To copy the details of the event, click the [B]Copy[/B] button, then open a new document in the program in which you want to paste the event (for example, Microsoft Word), and then click [B]Paste[/B] on the [B]Edit[/B] menu.

    To view the description of the previous or next event, click the UP ARROW or DOWN ARROW.

[B]How to Interpret an Event[/B]

Each log entry is classified by type, and contains header information, and a description of the event. [B]Event Header[/B]

The event header contains the following information about the event:

  • Date
    The date the event occurred.
  • Time
    The time the event occurred.
  • User
    The user name of the user that was logged on when the event occurred.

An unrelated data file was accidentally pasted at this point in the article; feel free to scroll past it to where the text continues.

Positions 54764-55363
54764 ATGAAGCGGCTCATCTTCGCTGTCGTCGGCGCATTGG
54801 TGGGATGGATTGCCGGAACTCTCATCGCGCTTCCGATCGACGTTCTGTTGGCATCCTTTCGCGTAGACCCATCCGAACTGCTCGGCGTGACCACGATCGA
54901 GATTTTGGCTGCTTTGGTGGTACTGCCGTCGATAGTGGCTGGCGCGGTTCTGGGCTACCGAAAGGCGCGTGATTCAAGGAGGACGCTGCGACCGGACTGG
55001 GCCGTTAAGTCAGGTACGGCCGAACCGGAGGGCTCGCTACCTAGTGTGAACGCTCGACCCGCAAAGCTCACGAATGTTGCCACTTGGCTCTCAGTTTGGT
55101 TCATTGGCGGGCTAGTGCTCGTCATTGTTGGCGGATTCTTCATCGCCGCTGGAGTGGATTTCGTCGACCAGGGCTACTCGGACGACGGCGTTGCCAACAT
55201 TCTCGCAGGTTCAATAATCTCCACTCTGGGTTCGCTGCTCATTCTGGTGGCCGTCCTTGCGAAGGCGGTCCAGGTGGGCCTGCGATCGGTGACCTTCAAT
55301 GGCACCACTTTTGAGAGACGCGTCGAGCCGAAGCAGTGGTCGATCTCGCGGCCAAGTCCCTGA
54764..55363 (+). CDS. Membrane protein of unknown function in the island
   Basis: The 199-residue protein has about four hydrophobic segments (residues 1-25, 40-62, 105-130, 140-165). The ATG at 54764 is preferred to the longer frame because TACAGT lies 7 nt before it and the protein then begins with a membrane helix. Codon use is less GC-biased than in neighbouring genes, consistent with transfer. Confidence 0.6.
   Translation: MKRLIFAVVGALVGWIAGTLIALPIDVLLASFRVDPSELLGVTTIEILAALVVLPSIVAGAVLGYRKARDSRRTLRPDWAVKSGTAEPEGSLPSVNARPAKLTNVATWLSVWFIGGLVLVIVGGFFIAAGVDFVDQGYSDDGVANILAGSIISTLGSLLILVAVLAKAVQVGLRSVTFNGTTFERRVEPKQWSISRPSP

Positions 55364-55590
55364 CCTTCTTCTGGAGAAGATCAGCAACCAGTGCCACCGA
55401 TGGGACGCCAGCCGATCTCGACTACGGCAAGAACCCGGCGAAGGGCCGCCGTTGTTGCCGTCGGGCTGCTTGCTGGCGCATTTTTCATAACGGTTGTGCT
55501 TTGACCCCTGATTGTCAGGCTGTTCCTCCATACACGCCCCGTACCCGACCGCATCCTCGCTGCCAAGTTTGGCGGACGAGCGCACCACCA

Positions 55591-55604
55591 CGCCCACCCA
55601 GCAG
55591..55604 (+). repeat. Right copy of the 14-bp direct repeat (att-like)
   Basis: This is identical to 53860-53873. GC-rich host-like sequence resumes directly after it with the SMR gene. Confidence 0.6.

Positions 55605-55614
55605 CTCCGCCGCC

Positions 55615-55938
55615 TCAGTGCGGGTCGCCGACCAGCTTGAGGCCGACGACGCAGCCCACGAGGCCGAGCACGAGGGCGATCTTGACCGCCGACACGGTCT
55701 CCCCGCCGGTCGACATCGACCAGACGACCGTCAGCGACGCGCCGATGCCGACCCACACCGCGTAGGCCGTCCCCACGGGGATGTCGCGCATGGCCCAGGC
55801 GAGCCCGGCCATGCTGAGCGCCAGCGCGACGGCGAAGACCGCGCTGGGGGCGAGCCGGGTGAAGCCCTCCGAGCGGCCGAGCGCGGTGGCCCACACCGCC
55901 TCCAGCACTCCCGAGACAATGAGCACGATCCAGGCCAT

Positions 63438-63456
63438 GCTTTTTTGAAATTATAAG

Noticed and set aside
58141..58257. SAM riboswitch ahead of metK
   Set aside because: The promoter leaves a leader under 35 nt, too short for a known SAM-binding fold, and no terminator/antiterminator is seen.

• Computer
    The name of the computer where the event occurred.
  • Event ID
    An event number that identifies the event type. The Event ID can be used by product support representatives to help understand what occurred in the system.
  • Source
    The source of the event. This can be the name of a program, a system component, or an individual component of a large program.
  • Type
    The type of event. This can be one of the following five types: Error, Warning, Information, Success Audit, or Failure Audit.
  • Category
    A classification of the event by the event source. This is primarily used in the security log.

[B]Event Types[/B]

The description of each event that is logged depends on the type of event. Each event in a log can be classified into one of the following types:

  • Information
    An event that describes the successful operation of a task, such as an application, driver, or service. For example, an Information event is logged when a network driver loads successfully.
  • Warning